I was startled looking at the Target check-out belt: skateboard, knee- and elbow-pads, and pullup diapers, all for the same kid.

It terrifies me thinking of Jaden, my about-to-be-4-year-old, zipping around on a skateboard. But before you call the cops, I’ll point out that he’s made incredible progress on the scooter his Grandpa Ted gave him. And another parent told us her boys scooted around on their bellies for years, practicing for the harder stuff. Our plan is to let him have what he so badly desires, and monitor it closely. Our plans so often work out.

How could he be both refusing to complete potty training, in a sweetly reassuring babyish way, and demanding new advanced sports that terrified me as an older kid? Something about it doesn’t compute.

It reminds me of going upstairs to see what all the yelling was about, to find 7-year-old Shayla atop the bunk bed ladder, greedily watching her Kindle tablet while deftly kicking away her brother, who was trying to climb up the stairs. “This isn’t what I was thinking when I said you need to let Jaden watch that show with you.” She’s incredibly smart and sophisticated about so many concepts, but a complete baby about sharing.

I guess my mistake is in expecting some kind of internal coherence in our personalities., even though I know better. The same morning I’m finishing two challenging, cool projects with a lot of complex demands, I suddenly want to cry because I didn’t buy anything for the birthday party and I feel like a failure as a dad and a human being. It hardly seems fair to ask my kids to make more sense to me than I make to myself.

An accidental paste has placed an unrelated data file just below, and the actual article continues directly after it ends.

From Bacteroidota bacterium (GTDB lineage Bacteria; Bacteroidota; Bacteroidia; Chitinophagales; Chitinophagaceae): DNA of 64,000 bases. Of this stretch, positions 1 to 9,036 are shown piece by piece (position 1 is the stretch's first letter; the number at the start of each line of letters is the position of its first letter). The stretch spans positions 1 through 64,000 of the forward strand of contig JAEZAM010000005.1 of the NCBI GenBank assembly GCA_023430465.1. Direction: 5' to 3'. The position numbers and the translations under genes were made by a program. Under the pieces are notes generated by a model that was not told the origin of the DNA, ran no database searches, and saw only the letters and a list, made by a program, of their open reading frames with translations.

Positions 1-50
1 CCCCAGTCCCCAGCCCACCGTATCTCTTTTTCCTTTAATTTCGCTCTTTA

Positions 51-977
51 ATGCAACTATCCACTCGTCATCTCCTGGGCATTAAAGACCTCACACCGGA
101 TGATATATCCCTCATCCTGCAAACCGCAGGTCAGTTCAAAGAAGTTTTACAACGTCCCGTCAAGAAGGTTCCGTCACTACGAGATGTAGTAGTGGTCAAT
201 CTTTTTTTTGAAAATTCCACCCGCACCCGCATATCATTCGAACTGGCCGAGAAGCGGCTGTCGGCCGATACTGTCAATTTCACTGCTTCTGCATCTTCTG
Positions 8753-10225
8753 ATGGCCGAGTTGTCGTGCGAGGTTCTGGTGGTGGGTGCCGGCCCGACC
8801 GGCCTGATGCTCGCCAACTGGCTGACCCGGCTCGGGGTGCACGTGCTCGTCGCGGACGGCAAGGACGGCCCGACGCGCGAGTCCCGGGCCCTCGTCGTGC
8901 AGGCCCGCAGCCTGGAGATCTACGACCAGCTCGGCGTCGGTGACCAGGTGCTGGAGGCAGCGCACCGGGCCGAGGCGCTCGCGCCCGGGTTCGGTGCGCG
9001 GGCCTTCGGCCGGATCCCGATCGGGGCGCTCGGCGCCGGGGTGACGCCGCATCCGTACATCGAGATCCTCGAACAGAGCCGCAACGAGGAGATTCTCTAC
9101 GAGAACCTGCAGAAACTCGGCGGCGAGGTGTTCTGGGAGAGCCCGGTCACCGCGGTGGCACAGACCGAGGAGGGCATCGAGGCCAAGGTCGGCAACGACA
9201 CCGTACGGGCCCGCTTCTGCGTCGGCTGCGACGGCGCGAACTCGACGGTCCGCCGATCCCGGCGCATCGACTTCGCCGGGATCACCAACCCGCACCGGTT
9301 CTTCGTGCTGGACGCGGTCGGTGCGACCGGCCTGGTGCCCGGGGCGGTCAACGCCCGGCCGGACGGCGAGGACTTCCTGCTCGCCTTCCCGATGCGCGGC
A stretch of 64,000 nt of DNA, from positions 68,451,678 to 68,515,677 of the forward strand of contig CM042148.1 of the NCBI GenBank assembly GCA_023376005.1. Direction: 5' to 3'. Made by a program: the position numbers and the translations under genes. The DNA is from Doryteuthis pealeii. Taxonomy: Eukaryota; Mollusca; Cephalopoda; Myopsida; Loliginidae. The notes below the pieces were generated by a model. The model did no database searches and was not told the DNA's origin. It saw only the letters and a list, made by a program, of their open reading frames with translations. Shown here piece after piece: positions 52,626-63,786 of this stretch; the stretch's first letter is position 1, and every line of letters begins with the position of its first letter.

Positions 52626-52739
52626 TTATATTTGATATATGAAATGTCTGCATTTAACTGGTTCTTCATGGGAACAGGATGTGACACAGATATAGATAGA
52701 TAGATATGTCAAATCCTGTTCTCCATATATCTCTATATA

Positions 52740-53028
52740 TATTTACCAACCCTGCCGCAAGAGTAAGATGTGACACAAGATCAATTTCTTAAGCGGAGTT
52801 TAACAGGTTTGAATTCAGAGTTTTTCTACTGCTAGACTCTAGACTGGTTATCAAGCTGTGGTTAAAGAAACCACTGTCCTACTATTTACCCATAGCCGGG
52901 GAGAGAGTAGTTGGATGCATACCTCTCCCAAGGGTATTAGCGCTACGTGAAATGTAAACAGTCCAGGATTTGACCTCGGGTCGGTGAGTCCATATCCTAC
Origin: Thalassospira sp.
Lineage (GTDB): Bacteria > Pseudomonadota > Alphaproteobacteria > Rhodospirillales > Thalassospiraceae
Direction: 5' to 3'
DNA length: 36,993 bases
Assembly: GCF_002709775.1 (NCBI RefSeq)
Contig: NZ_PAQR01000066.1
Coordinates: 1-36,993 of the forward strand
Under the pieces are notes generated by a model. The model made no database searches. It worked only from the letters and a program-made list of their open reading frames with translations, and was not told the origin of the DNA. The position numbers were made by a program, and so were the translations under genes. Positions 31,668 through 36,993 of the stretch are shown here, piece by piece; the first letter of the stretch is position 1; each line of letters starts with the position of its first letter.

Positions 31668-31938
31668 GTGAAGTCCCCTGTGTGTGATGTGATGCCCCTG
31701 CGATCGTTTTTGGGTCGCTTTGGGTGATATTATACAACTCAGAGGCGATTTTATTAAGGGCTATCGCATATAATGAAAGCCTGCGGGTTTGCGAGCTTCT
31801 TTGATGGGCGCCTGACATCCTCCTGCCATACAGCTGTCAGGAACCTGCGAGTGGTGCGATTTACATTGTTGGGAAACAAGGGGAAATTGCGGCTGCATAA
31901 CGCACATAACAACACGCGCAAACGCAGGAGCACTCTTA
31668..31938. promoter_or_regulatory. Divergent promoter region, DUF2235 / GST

(Speaking of Bad Dads, we may be entering our Aylet Waldman phase of parenting. When a mom asked what the theme for Jaden’s birthday party would be, he decided on the spot. “Hot dogs.” Jaden will love it.)

I’ll try to be more patient with my little bundles of inconsistency. And with my kids too. Oh and, spoiler alert! If you see Jaden in the next couple days, don’t say anything. The little athlete is getting a skateboard for his birthday. The worst part is, at 4 he’ll probably be better at it than I ever was.